The dedication and efforts of a few stalwarts helped save the precious items before they were consigned to oblivion. The subsequent creation of the Lee Kong Chian Natural History Museum resulted from the tenacity and mettle of the individuals who looked to the long-term, and overcame the odds to protect Singapore’s natural history heritage." From NUS News.
The author is beseiged for autographs! You too can meet the author on 29 May (Fri) evening for a tour of the Lee Kong Chian Natural History Museum, with a focus on its Heritage Gallery, followed by an author talk by Kevin Tan. More details here.
From the reaction of this family, it is clear that the Museum is engaging for kids and families too. Sean Yap is here explaining more about the insects that he loves.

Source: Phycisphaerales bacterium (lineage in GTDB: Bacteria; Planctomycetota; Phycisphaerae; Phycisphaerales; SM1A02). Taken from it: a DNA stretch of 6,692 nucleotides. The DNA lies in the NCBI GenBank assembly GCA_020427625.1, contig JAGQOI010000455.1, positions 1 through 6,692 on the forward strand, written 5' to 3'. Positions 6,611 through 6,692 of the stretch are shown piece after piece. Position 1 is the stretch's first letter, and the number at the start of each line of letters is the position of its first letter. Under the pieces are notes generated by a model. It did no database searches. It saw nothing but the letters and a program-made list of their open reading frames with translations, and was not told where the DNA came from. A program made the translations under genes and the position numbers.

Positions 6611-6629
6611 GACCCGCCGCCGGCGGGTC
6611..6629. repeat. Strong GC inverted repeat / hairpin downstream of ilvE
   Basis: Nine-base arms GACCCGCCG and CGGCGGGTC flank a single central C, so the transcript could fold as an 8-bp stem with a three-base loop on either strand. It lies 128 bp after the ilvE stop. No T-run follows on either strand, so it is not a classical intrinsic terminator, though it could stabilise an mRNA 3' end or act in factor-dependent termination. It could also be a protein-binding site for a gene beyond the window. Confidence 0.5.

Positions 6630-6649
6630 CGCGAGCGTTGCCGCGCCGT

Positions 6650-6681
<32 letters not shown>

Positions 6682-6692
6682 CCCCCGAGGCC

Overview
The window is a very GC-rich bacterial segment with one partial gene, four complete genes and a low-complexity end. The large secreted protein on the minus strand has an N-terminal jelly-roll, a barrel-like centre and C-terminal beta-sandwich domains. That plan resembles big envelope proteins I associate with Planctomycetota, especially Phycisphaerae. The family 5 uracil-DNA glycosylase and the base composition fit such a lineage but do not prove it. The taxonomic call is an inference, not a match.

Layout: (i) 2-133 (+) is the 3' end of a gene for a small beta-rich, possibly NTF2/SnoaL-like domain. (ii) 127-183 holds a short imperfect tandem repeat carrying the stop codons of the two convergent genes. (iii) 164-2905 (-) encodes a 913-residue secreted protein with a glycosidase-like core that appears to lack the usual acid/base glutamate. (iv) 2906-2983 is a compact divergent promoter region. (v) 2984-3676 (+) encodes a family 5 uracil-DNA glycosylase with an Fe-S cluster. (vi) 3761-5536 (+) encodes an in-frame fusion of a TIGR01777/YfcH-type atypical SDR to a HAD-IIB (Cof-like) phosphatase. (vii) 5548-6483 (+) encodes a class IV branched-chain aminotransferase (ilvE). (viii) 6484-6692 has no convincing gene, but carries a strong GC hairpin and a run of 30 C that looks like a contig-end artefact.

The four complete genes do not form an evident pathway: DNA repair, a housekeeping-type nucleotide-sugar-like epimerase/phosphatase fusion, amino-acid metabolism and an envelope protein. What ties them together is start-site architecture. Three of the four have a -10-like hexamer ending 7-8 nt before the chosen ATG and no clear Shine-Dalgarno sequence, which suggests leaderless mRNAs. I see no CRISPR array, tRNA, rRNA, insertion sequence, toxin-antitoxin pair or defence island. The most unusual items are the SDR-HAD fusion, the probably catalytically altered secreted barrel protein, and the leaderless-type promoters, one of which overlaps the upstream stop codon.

It's nice to see that the displays are low enough for kids to view!
It was tiring to walk around the exhibits and even more tiring to stand and talk with visitors. David and I sat down and became the living fossils display.
So come and visit the Museum when it opens to the public on 28 Apr (Tue). More details on the Lee Kong Chian Natural History Museum website.

Previous posts about the new Natural History Museum

Previous posts about the Raffles Museum of Biodiversity Research